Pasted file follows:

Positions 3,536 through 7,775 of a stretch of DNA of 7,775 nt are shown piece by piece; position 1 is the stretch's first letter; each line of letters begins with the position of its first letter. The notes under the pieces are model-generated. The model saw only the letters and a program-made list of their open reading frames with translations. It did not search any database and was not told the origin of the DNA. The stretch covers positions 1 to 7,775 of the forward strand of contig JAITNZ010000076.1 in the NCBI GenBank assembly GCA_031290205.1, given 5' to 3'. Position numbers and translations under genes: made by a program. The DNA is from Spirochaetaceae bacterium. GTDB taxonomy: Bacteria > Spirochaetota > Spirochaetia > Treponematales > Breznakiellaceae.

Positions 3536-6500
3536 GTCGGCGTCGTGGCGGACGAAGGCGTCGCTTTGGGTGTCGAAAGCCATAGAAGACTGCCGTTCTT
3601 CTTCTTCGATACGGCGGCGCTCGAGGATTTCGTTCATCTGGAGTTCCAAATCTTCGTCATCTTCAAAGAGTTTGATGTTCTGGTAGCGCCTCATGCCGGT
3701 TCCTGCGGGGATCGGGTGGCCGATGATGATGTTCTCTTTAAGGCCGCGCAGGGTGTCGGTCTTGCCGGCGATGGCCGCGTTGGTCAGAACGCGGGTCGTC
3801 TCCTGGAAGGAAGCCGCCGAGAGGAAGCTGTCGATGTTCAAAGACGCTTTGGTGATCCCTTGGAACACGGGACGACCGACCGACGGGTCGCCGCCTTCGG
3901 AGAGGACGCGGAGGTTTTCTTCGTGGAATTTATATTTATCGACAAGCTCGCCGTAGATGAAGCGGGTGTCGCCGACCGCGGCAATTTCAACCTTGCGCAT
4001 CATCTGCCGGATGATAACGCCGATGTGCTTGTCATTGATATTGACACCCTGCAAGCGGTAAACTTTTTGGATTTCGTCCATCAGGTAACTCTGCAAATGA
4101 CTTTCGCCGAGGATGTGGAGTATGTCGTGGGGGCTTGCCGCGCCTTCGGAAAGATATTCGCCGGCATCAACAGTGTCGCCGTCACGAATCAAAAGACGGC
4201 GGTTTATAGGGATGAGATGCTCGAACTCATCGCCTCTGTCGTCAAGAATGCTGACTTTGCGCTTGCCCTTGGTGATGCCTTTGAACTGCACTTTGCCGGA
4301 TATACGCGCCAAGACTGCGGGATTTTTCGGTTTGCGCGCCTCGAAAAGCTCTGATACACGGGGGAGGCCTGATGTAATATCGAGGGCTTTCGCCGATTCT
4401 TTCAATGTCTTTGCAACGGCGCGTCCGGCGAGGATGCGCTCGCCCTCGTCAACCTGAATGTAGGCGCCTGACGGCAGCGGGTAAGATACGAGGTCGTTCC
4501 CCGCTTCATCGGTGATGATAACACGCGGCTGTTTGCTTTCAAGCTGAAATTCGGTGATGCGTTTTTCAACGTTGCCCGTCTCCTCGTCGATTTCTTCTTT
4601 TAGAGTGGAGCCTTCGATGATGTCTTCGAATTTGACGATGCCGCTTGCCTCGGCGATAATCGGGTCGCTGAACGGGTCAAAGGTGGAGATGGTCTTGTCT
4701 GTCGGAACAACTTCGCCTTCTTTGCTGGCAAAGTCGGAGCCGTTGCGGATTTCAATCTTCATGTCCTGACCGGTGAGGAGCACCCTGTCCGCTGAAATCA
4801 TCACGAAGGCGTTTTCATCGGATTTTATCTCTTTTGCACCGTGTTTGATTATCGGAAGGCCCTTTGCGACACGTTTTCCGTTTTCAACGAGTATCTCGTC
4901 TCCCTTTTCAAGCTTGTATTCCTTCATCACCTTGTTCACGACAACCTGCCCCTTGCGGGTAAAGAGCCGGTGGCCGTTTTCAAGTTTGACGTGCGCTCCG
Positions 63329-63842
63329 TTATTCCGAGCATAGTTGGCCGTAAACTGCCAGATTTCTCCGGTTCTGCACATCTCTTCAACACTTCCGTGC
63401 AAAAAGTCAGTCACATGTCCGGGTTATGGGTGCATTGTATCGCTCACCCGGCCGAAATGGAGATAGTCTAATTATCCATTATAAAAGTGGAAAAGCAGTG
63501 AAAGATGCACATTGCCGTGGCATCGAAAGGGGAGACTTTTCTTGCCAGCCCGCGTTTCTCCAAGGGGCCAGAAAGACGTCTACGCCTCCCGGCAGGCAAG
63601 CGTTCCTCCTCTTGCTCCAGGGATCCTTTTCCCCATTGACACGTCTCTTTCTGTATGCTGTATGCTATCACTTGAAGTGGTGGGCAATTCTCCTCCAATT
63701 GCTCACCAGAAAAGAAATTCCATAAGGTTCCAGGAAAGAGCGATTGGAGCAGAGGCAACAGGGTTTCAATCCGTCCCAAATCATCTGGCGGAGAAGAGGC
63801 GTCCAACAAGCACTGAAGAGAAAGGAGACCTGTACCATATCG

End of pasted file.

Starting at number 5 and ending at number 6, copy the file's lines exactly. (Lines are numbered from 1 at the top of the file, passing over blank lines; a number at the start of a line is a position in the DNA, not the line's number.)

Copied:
3701 TCCTGCGGGGATCGGGTGGCCGATGATGATGTTCTCTTTAAGGCCGCGCAGGGTGTCGGTCTTGCCGGCGATGGCCGCGTTGGTCAGAACGCGGGTCGTC
3801 TCCTGGAAGGAAGCCGCCGAGAGGAAGCTGTCGATGTTCAAAGACGCTTTGGTGATCCCTTGGAACACGGGACGACCGACCGACGGGTCGCCGCCTTCGG